Nevermind The Posers

See ya in the pit.

Music grows from its roots: Social Distortion, Dan Sartain, and The Action Design at Starland Ballroom. August 12, 2010

Review by Angela Blasi
August 1, 2010-

Picture it – Starland Ballroom is packed for a sold out show.  The room is a buzz with a mature crowd, filled to capacity, truly embodying the notion of standing room only.  The newly renovated space is home for the night to a congregation of faces, many of them creased deeply in the smile lines.  Yet, still the air is rife with the same energy one would have found back in 1988.  Yes, this is Social Distortions crowd.  Playing with openers The Action Design and Dan Sartain, I knew this was going to be one hell of a concert.
First to take the stage was the four piece rock group The Action Design.  Having risen from the ashes of former punk band Tsunami Bomb, this latest outfit proved to encapsulate the older punk rock roots while allowing the music to evolve further.  Driven by the eclectic mix of sounds, often fusing punk with rock and dance grooves, The Action Design graced the stage with an attitude of laid back professionals.  Happily grooving along to their own music with the audience, one could sense the groups chemistry as they interacted well with one another, feeding a vibe that only enhanced their performance.  Musically solid, Emily Whitehurst sang each note with grace and style, even seamlessly taking her place behind the keyboard, complimenting each bass groove and guitar riff to create a driving force.  Songs “Desperation” and “Still Standing” are available via 7″ vinyl release also titled Desperation, courtesy of Pandacide Creative Lending.  All in all, definitely a band I could see myself rocking out to driving down a long stretch of open road, just singing along, feeling the music.  I dig it.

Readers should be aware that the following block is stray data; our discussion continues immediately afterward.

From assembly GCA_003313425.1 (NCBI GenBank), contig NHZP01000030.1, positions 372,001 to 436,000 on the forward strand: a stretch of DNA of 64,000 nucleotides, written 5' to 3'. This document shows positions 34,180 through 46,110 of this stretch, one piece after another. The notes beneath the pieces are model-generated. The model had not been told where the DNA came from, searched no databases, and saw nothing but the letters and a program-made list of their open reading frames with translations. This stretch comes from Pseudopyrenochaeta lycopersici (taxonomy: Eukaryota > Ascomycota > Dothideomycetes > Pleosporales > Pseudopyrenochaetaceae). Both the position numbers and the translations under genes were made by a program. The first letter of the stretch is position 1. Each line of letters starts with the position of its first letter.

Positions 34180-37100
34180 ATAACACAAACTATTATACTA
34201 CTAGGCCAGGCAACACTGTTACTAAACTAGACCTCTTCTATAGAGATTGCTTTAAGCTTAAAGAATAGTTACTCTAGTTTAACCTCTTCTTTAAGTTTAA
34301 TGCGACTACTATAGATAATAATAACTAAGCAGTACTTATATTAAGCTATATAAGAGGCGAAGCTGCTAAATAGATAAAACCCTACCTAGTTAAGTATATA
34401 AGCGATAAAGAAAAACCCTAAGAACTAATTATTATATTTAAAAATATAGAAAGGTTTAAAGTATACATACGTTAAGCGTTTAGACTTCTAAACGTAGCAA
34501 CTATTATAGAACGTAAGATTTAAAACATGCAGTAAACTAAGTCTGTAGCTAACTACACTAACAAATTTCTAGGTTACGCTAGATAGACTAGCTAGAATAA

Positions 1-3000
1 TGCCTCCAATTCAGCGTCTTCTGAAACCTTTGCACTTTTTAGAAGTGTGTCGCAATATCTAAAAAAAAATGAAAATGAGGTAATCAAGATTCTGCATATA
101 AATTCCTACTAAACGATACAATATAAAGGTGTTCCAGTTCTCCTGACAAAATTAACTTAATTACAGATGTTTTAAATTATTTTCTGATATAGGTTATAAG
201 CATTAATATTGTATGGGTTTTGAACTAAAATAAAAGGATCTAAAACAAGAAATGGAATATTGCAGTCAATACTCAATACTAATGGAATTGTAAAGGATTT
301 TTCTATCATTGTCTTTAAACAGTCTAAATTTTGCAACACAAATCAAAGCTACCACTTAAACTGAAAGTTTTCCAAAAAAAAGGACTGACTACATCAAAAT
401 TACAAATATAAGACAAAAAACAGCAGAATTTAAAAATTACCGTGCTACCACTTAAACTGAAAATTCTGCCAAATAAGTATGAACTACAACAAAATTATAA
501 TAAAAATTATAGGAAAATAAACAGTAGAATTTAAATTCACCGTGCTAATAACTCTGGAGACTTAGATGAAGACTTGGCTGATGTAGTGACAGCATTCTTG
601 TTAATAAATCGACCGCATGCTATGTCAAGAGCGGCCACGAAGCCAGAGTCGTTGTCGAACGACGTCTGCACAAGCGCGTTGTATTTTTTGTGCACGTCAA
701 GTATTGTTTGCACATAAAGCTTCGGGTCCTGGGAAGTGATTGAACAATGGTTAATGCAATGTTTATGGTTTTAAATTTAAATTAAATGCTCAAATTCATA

Dan Sartain was next on stage.  A tall, lanky figure with slicked jet black hair and guitar strapped to his back, Dan stood center stage crooning rockabilly blues tunes to the audience, looking like the movies Crybaby and The Outsiders had a baby, complete with an old school microphone.  A simple set up consisting of a drummer and bassist to back him, he quickly stood out as a person of interest.  His voice, steady and sincere yet rich with the tones of musical forefathers like Johnny Cash, delivered something refreshing- rockabilly and blues- pure, simple and most of all genuine.  A fitting description, considering he hails from Birmingham, Alabama.  Now, I’m no die-hard rockabilly fan, it’s not something I listen to often but I do appreciate good music when I hear it.  Mr. Dan Sartain definitely is an up and coming artist in his genre.  With songs like “Ruby Carol” and “Atheist Funeral,” he has that punk rock devil-may-care attitude coupled with a quiet confidence that shines through effortlessly.  He’s been dubbed the “post-punk Johnny Cash” and I can see why.  His guitar riffs coupled with that voice, which is almost too perfectly rockabilly to be believed, make the moniker not only fitting, but something to be worn like a badge of honor.  I definitely recommend giving him a listen.